• Ted Hughes

    Poem: Crow Blacker Than Ever read by Anna Chancellor

  • 00:13

    John Williams

    The Five Sacred Trees – II. Tortan

    Performer: Judith Sinclair (bassoon), London Symphony Orchestra, John Williams.
    • Sony Classical SK62729.
    • Tr2.
  • Don Marquis

    poem: Archy the Cockroach read by Anna Chancellor

  • 00:17

    John Williams

    The Five Sacred Trees – III. Eó Rossa

    Performer: Judith Sinclair (bassoon), London Symphony Orchestra, John Williams.
    • Sony Classical SK62729.
    • Tr3.
  • Sylvia Plath

    poem: Dark Wood, Dark Water read by Julian Rhind-Tutt

  • 00:20

    Franz Schubert, lyricist Wilhelm Muller

    Winterreise, D. 911: No. 5. Der Lindenbaum (The Linden Tree)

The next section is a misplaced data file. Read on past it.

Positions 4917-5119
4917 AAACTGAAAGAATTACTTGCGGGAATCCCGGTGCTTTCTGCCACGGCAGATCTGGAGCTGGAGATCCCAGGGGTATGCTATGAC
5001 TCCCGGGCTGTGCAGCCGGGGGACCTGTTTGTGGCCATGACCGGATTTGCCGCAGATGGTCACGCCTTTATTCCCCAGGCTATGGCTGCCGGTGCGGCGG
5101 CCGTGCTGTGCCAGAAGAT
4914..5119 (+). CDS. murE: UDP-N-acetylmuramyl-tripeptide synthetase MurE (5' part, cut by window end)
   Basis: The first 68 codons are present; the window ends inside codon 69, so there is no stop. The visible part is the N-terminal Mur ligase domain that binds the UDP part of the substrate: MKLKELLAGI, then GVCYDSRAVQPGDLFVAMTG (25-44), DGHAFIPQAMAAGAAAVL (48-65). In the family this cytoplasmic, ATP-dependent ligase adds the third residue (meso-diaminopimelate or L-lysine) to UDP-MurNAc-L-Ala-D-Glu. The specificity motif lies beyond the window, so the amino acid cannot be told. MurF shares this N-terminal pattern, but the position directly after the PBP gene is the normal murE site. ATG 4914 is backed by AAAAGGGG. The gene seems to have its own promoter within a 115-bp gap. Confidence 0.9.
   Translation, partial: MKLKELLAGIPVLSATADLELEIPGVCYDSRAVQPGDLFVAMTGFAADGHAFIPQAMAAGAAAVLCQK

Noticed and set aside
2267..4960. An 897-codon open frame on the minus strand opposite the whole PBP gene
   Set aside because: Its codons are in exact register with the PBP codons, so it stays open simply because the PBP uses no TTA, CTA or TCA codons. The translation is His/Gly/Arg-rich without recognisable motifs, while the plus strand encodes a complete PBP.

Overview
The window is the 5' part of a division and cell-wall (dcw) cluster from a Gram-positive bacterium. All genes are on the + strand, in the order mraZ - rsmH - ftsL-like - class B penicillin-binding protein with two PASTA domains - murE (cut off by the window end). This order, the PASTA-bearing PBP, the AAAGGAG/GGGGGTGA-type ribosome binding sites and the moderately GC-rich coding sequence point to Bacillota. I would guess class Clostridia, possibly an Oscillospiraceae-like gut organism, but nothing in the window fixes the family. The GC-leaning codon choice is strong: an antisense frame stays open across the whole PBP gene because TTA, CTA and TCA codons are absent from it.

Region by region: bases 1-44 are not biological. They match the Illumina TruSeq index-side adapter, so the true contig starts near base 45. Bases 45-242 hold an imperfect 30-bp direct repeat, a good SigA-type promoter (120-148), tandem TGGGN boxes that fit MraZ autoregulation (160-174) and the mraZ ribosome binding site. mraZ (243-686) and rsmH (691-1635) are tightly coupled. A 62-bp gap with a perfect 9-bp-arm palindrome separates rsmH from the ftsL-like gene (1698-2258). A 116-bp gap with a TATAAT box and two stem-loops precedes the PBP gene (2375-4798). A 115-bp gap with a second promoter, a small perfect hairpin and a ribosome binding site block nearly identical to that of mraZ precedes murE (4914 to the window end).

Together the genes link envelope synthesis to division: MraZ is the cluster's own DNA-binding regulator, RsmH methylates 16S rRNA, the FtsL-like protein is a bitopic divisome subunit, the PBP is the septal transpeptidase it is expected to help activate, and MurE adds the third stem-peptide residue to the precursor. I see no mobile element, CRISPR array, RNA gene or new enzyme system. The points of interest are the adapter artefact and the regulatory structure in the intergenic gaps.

Performer: Roman Trekel, baritone, Ulrich Eisenlohr, piano..
    • NAXOS 8556791.
    • Tr6.
  • Gavin Francis

    prose passage: The Lungs from Adventures in Human Being read by Anna Chancellor

  • Adventures in Human Being by Gavin Francis

    prose passage The Lungs read by Anna Chancellor

  • 00:32

    Alexander Glazunov

    The Forest – Fantasia for Symphony Orchestra, Op.19

    Performer: Moscow State Symphony Orchestra.
    • ICONE ICN94242.
    • Tr4.
  • Gilbert White

    prose extract: The Raven Tree from A History of Selbourne read by Julian Rhind-Tutt

  • Rudyard Kipling

    Rudyard Kipling poem extract: The Law of the Jungle from The Jungle Book read by Anna Chancellor

  • 00:35

    Duke Ellington

    Jungle Nights in Harlem

    Performer: The Ellington Band, Duke Ellington.
    • HERMES HRM6001.
    • Tr12.
  • 00:38

    Colin M Turnbulll

    In The Rainforest Approaching A Forest Camp

    Performer: Trad..
    • Smithsonian Folkways Recordings SF40401.
    • Tr13.
  • Ruth Padel

    Poem extract: Lavender Light in a Leap Year read by Anna Chancellor

  • 00:41

    Traditional, Luis Craff (arranger)